Some rectangles are bordered with a solid line and some with a dotted line.  Those with a dotted lined are discretionary, and can be invoked at any time.

In addition, a diamond placed on the boarder of a box indicates that the task can be “triggered” by some set of circumstances.  If you imagine this as being done by rules, then the diamond, which is termed  Entry Criteria, describes the situation that would trigger the task.

Figure 4 pictures what is currently termed a Case Plan Model.  Specifically, it`s a Case Plan Model for Treat Fracture.   We assume someone has arrived at a hospital with a fracture and the diagram below describes what the hospital might do.  The small adornment on the top of the folder line with a grid and a minus sign is termed a Planning Table.  The negative indicates that it is optional, but assuming it is used, it defines possible relationships among the tasks. In this case, a patient could either begin at the Examine Patient task, or at the Prescribe Medication task.  Assume she began at the Examine Patient task.  Depending on the diagnosis (resulting decision), the patient could either be given a sling, asked to get an XRay, or discharged.

There are two symbols for manual in CMMN. The hand is referred to as “non blocking” and means that another task could take place simultaneously – the doctor could examine and pause to administer a pain killing drug.  The little person`s head and shoulders is a blocking manual task.  When that task is underway, no other tasks can be applied to that patient.  There are lots of other adornments and I only mention a few.  Obviously readers interested in the detailed notation will have to be members of the OMG to get the complete Beta at this time, but I am only interested at giving a flavor at this point.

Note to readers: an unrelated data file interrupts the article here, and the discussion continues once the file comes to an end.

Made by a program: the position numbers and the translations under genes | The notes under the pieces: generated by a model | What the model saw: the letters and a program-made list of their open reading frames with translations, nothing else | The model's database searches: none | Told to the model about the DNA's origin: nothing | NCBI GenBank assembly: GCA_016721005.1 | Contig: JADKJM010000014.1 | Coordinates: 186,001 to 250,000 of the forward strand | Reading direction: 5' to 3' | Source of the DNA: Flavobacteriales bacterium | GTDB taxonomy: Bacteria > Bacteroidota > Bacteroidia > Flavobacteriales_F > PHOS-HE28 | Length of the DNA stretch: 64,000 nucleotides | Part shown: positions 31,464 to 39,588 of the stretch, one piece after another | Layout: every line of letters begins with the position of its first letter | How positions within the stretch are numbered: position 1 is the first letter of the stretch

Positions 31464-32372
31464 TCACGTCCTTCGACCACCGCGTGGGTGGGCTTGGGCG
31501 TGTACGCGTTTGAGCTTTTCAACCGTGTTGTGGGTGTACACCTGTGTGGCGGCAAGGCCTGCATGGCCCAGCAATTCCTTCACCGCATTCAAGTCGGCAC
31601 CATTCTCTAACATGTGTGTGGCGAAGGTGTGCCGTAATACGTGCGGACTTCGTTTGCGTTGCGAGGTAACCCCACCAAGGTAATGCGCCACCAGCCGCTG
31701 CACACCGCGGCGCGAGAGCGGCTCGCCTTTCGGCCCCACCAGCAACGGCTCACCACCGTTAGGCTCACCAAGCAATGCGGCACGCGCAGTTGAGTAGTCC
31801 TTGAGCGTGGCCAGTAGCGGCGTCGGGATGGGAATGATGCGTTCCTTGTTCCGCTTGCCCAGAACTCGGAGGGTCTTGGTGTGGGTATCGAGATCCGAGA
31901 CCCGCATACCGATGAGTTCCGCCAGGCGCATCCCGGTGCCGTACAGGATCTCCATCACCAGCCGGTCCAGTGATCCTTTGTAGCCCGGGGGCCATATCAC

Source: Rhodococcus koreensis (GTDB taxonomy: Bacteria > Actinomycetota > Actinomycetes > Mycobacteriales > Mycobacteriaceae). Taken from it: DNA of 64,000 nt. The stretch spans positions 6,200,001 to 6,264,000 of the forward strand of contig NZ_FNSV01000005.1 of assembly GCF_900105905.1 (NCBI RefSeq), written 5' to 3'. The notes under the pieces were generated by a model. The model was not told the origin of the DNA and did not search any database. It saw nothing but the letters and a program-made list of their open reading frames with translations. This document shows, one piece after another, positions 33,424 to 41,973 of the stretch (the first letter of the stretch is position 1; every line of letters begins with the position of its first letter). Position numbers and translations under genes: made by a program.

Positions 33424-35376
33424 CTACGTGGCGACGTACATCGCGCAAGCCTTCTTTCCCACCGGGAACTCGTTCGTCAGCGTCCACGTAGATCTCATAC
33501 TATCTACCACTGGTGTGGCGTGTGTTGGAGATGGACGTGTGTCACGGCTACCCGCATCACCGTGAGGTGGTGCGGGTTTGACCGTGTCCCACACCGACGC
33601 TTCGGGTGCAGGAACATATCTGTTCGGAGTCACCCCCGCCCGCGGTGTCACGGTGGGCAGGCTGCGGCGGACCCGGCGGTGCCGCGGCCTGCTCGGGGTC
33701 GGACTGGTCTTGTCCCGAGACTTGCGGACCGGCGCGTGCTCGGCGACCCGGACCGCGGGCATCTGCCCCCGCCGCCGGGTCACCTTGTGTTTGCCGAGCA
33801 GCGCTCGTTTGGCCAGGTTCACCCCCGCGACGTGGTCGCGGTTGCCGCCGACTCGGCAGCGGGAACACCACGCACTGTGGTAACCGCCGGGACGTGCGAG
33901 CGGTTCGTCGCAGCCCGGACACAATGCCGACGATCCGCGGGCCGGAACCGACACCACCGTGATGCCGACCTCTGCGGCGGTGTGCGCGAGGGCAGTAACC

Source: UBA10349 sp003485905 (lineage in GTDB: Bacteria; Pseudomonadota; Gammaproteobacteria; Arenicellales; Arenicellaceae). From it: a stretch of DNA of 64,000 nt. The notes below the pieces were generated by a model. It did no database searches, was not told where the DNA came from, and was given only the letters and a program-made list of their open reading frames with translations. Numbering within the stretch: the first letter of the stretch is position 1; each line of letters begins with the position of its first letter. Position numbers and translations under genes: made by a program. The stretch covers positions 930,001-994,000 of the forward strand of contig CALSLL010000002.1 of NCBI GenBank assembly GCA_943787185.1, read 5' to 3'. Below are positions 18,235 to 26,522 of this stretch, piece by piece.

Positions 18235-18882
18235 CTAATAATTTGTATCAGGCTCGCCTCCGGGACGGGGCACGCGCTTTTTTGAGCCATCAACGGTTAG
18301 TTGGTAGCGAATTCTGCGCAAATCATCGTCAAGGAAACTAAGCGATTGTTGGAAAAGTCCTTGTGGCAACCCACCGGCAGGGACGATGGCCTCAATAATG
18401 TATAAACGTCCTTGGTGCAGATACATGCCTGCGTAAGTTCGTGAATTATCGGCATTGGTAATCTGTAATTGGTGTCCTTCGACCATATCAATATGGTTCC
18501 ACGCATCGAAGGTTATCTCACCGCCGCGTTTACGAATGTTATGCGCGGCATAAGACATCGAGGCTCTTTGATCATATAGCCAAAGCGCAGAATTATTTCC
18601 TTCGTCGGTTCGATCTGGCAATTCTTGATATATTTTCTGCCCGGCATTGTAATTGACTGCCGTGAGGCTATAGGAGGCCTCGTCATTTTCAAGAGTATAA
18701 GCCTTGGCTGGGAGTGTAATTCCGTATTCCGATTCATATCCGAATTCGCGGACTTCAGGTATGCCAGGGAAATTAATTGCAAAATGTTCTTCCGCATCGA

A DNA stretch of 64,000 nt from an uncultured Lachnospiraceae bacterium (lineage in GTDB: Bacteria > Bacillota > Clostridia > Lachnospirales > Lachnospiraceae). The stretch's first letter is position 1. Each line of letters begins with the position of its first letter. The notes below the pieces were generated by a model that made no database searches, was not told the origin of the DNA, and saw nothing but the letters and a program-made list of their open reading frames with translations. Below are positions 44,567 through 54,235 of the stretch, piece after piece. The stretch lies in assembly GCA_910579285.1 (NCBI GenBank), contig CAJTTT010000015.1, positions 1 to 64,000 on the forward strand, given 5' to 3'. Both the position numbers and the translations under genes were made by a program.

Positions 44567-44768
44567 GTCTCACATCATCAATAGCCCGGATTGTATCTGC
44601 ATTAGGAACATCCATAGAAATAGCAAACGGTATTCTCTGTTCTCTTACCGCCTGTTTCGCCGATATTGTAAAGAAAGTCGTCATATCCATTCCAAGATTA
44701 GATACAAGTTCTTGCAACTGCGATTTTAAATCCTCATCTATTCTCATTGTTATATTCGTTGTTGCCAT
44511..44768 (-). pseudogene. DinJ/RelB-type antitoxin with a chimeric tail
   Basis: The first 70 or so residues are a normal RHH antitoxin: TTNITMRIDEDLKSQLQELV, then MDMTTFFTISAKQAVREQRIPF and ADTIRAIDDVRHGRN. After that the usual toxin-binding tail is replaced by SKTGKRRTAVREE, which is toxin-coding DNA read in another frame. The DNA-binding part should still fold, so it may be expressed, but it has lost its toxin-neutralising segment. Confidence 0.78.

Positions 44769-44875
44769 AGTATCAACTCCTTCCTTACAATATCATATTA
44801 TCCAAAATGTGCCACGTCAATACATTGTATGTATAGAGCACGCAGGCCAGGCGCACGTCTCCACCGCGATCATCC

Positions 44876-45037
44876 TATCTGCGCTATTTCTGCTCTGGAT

A Case Plan Model for Treat Fracture with several tasks and a option planning table

Figure 4. A Case Plan Model for Treat Fracture with several tasks and a option planning table.

Let`s step back and see where the CMMN notation is at this point.

Clearly the CMMN team assumes that some tasks will be automated, but that many will be performed by human performers.  (Expert systems were designed as software applications, but most assumed that a human worked with the application and made inputs and responded to questions to give the system the information it needed to work.)  Something similar is envisioned in CMMN.  

Rules (or Decision Management if you prefer) will be heavily relied upon to define moves among tasks – in most cases to document the logic, but probably not to automate the process.  This leaves the information and, in most cases the semantic networks that underlie the use of the rules.  So far the CMMN team seems to be trying to ignore this.  I don`t think that will prove successful.  I suspect that, as they evolve this notation, they will find that they want to treat most tasks as a semantic net that capture knowledge about the task (or they may keep the tasks as a nod to the procedural flow and associate a semantic net to each task.)  (There is already an icon for a CaseFileItem – a page with the top right corner turned down – which could serve this purpose if it was developed.)  Developers are going to have to specify the semantic networks anyway to formally define all the objects and attributes to be used in the knowledge rules, and I suspect in the long run it will be worthwhile including it in the notation and storing it in whatever software product is developed to support CMMN.